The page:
There was a time when Netflix streaming meant you had a digital queue of films that you could pull from to be physically sent to your home to watch the DVD at your leisure. For those that don’t know, a DVD is like a doughnut that plays your movie in a machine that also plays movies. This and maybe one or two special theaters (sometimes not close to anyone at all) played critically acclaimed films from smaller studios, the kind that never get a wide release or trailer and could only be discovered through word of mouth or suddenly out of nowhere showed up on award nomination lists in every award show. For those cinephiles on the hunt for these kinds of films, you really had to dig deep and take a huge risk since there was nothing and no one to really tell you if it was good or not. What would end up happening is you would take a guess on a Netflix DVD but be treated to unseen trailers that continue to take you down the rabbit hole of these kinds of films, and then you would bump those to top of your queue and so on and so on until you became proficient in critically acclaimed, indie films.
Fast forward a few (or many, depending on how old you think this model of movie watching is) years, and while these films aren’t necessarily at the forefront of the average movie goer’s priority list, the popularity of multiple streaming services and VOD have given new life to indie films, allowing them to be far more accessible to those of us that want to check them out. Additionally, theaters have started to give them more and more chances, with studios like A24 [we love you!] boldly pushing distribution for films that would otherwise only play for a week in one theater on either side of the country.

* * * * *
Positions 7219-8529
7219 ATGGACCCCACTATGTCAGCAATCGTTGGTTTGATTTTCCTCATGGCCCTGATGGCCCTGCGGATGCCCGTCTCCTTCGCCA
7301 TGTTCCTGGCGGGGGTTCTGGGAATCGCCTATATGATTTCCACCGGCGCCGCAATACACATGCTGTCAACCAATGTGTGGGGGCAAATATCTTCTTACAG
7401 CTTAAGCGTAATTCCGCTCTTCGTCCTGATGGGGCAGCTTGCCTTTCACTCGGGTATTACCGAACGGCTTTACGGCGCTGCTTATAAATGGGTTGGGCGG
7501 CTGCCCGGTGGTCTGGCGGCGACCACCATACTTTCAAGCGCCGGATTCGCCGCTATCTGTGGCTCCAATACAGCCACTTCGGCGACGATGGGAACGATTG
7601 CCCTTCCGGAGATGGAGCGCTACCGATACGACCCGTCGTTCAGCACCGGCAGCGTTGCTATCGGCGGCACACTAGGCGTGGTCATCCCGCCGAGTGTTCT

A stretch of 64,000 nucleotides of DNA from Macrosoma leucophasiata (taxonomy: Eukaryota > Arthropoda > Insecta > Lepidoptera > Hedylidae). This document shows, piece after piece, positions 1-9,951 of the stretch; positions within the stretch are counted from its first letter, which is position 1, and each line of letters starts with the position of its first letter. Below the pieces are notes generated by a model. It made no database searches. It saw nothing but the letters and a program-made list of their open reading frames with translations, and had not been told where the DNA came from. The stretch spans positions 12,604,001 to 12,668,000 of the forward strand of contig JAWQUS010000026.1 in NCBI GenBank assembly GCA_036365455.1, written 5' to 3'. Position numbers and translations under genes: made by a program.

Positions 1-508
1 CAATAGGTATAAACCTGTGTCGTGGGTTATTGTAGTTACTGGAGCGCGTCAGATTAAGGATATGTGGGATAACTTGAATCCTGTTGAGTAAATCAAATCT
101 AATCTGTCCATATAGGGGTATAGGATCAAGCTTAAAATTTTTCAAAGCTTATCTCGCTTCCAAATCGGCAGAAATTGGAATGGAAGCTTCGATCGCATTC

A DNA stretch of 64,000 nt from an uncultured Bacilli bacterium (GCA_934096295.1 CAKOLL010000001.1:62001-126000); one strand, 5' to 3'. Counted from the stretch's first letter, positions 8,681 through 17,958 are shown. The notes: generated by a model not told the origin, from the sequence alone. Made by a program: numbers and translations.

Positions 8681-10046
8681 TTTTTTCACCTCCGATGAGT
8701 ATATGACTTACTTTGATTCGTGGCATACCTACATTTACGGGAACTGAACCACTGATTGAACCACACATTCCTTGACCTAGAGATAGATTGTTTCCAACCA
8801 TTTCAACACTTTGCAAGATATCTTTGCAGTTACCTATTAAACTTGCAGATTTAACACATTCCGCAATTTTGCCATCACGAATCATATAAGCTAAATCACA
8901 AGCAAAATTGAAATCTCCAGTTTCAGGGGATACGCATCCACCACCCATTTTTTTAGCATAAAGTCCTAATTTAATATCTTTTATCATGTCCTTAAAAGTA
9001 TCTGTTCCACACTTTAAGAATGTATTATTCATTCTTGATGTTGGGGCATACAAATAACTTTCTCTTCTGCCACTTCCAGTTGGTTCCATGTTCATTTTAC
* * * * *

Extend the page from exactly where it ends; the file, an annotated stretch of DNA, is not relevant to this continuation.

While it isn’t necessarily a profitable strategy, it is nevertheless a welcomed one for those of us who seek them out. But here’s the conundrum: we all say we’re tired of reboots, remakes, sequels, and unoriginal ideas, but simply don’t show up for movies that aren’t those things. For example, “Nine Days” is an incredibly original and brilliantly acted film with a recognizable cast but has only made $295,123 after 10 days of its limited (just 443) theater release. To contextualize just how small this release is, “The Suicide Squad” released in 4,002 theaters.
The point is, while these films may not be blasted about numerous screens in your local theaters, they are most certainly a break from the norm we keep insisting we want a break from. These film need their time in the sun and deserve to be seen, because not only are they different from anything else that’s out there, they are also incredible, thought provoking films that draw out emotions and require discussion. Over the last three weeks I’ve seen “Pig,” “The Green Knight” and “Nine Days” and I haven’t stopped thinking about them since. The problem I face is that I don’t have anyone else to discuss them with because people simply aren’t watching them. Yes, they require some patience and attentiveness, and are most certainly not made for the masses, but if we ever want to break the cycle, we have to be willing invest in films that ask a little more of us. We NEED these films, so rather than do individual reviews for each one, I’m just going to do a quick review collectively; a speed round review in hopes that it sways you to take a chance on any one of them.